Blade Runner 2049 sure seems like it’s planning to turn the whole Blade Runner mythos on its head. All of the promotional material has been teasing some kind of revelation that’ll change the future world of replicants forever, but we still have no idea what this revelation will be. What we do know is it definitely has something to do with Harrison Ford’s Rick Deckard, who seems to have been in hiding ever since the events of the original film.
As SNL brings its summer Weekend Update to a close, we have our first official Season 43 host. Hide your replicants, as Blade Runner 2049 star and returning guest Ryan Gosling will host the late September premiere, joined by an iconic New York musical guest.
Music is everything to La La Land, not just its main mode of communication but its reason for being — all of director Damien Chazelle’s films have centered on the power of music to varying extents. For his most ambitious passion project yet, Chazelle figured he’d need a composer who was up to the task of capturing the swooning romance and the lingering melancholy of the film, and he found one in Justin Hurwitz. And now you can listen to the beautiful La La Land score a whole week before the film hits theaters.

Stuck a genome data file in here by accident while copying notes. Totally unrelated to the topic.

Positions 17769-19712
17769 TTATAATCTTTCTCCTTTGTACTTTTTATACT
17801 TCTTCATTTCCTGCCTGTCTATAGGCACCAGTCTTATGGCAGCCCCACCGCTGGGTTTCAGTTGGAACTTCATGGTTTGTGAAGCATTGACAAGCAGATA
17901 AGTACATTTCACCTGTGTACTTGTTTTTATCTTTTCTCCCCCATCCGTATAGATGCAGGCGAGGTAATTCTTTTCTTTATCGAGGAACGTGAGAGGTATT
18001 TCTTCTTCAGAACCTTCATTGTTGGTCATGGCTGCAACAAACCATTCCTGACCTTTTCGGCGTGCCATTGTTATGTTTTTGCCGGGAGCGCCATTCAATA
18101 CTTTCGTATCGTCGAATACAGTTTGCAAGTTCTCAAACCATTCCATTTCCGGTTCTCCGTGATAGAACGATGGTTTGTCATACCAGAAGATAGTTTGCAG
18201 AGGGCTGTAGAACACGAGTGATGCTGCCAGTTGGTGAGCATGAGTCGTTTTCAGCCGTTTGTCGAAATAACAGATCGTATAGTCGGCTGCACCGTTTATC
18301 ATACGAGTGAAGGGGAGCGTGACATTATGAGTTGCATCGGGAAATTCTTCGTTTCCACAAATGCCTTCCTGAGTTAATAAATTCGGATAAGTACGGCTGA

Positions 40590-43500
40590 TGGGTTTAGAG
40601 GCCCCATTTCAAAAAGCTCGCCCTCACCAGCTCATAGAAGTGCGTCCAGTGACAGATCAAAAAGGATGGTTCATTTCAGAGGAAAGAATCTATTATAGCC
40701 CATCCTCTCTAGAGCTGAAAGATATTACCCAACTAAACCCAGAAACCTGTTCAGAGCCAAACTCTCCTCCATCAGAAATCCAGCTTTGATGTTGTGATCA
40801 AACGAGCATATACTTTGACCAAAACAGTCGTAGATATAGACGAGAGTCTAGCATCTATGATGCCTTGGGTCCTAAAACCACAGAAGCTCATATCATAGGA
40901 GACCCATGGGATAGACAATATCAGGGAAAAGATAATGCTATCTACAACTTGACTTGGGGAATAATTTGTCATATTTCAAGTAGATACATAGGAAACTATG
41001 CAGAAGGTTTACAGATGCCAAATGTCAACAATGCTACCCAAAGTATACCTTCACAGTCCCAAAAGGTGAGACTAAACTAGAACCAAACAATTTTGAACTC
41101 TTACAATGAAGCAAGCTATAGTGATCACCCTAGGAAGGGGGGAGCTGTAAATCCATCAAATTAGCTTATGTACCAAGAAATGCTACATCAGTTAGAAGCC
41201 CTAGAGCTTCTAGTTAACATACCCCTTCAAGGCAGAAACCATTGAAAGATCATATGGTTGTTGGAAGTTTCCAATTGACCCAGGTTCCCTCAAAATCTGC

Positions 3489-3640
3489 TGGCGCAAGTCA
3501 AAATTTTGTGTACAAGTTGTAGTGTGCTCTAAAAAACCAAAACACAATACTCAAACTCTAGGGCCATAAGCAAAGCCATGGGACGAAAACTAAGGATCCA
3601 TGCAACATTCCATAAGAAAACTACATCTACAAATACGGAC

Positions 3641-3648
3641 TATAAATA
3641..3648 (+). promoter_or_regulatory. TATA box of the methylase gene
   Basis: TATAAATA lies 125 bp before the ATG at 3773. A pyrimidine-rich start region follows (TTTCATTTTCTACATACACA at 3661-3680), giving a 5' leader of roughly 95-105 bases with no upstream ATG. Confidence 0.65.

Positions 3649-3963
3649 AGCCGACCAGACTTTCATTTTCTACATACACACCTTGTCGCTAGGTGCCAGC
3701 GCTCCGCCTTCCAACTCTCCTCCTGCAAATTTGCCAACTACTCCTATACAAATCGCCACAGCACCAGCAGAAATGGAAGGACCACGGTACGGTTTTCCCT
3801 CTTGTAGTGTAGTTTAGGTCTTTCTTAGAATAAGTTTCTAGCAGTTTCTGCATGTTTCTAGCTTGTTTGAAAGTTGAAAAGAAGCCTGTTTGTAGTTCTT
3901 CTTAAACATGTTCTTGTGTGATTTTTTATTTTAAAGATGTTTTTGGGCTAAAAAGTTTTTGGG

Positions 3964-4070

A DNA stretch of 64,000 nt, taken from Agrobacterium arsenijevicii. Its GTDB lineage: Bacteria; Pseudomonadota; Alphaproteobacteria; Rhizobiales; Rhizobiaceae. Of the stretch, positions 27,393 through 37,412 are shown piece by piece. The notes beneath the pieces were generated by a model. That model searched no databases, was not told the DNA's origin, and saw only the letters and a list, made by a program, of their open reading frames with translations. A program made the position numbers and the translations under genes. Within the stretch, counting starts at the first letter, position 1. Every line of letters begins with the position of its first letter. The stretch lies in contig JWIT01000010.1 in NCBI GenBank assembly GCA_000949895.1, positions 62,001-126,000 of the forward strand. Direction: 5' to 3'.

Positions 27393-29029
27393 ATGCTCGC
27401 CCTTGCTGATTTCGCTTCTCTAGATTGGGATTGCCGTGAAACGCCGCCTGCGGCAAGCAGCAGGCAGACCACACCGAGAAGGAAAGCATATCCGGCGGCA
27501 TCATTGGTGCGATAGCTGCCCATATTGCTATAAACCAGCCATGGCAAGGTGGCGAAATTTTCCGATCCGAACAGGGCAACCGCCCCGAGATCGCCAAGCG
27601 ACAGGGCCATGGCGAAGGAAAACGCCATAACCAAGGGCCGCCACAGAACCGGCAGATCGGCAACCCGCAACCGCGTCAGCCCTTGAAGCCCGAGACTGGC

In Damien Chazelle’s romantic, musical ode to classic Hollywood, Ryan Gosling takes a combination of words that would usually inspire a heavy sigh — aspiring jazz musician — and transforms it into an incredibly charming performance, as only Gosling can. As Sebastian, Gosling croons and plays piano to such swoon-worthy effect that you might (understandably) assume that his musical skills are nothing more than deceitful movie magic; you’d be wrong. Long before La La Land, Gosling fronted a real-life band that released just one very lovely album in 2009 and subsequently vanished.
While traditional live sketches are still the backbone of any given episode, modern SNL is frequently at its best in the pre-recorded segments. The past few years have seen an interesting evolution as the silly “digital shorts” of a decade ago have matured into full-blown filmmaking, with sketches that feel more like short films than just a comedy bit. Last night’s Ryan Gosling-hosted episode peaked with a pre-recorded sketch titled “Santa Baby,” which let both SNL and Gosling himself turn the weird up to 11.